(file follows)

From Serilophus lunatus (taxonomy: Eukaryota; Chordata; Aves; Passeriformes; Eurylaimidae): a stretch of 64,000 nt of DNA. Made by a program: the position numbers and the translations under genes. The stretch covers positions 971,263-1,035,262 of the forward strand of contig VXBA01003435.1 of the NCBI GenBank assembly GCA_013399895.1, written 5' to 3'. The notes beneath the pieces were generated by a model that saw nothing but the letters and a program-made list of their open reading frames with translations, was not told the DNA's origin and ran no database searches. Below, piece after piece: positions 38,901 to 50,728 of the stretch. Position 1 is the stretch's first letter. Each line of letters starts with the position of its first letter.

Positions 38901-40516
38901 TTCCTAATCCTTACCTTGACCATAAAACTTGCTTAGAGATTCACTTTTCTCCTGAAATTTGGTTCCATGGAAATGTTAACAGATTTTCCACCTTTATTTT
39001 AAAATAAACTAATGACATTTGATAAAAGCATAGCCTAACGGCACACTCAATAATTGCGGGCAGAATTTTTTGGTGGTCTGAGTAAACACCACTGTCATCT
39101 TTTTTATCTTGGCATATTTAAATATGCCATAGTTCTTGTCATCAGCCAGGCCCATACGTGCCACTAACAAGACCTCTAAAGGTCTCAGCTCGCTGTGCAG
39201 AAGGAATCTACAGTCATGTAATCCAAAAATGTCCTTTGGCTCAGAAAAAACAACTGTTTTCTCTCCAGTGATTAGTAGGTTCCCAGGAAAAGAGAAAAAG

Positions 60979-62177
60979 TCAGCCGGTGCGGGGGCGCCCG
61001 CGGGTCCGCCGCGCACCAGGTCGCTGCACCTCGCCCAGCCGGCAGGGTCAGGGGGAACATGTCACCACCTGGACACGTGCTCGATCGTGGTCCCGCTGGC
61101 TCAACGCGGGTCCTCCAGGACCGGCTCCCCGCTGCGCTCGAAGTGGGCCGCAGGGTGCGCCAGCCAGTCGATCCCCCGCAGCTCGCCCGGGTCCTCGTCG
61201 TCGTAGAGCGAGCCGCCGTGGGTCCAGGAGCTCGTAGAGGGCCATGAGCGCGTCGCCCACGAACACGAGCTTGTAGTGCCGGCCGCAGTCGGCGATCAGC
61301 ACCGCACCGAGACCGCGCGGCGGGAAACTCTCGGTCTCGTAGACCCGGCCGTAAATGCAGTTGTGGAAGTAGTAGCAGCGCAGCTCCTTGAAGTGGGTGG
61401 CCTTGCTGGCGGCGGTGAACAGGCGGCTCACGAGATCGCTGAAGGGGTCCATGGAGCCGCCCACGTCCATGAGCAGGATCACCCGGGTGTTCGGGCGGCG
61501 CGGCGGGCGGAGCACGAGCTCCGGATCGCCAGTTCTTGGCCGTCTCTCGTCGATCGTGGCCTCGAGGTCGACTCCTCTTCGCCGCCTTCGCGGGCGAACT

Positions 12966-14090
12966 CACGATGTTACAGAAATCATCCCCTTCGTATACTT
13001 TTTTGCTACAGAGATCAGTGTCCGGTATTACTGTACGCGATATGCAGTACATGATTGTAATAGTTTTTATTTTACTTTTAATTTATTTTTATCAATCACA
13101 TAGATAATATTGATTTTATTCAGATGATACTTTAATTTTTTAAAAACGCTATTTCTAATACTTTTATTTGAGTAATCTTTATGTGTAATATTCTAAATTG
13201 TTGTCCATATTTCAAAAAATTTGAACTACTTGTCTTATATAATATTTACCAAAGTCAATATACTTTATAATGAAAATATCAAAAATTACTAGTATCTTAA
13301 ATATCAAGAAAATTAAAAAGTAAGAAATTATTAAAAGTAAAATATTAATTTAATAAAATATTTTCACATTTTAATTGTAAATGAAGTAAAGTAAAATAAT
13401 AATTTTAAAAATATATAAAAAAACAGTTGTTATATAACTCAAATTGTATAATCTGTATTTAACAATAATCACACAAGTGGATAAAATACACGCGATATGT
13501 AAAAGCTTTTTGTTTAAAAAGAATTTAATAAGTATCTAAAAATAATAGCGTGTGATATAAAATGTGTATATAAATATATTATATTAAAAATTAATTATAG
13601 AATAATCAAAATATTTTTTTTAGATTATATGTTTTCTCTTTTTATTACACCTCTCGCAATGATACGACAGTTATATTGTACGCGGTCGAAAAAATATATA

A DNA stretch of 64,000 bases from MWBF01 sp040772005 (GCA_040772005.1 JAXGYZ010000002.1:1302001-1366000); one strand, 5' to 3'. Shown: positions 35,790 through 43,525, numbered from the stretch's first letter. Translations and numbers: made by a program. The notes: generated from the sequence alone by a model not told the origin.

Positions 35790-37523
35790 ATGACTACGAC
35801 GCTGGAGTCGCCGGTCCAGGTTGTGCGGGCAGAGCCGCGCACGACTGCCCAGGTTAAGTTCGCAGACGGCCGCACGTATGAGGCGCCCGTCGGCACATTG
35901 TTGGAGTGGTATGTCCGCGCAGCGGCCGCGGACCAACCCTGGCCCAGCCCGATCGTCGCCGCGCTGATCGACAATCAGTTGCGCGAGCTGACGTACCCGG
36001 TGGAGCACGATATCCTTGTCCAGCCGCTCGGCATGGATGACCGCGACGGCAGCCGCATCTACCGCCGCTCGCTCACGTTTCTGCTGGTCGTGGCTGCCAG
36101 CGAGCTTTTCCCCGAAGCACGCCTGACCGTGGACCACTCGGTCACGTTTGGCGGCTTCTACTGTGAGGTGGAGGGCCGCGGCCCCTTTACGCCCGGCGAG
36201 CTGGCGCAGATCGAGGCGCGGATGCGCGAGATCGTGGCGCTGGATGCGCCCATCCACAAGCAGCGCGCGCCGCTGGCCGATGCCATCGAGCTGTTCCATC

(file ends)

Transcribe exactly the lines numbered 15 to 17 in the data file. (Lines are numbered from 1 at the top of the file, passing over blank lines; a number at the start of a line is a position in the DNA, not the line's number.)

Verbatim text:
Positions 12966-14090
12966 CACGATGTTACAGAAATCATCCCCTTCGTATACTT
13001 TTTTGCTACAGAGATCAGTGTCCGGTATTACTGTACGCGATATGCAGTACATGATTGTAATAGTTTTTATTTTACTTTTAATTTATTTTTATCAATCACA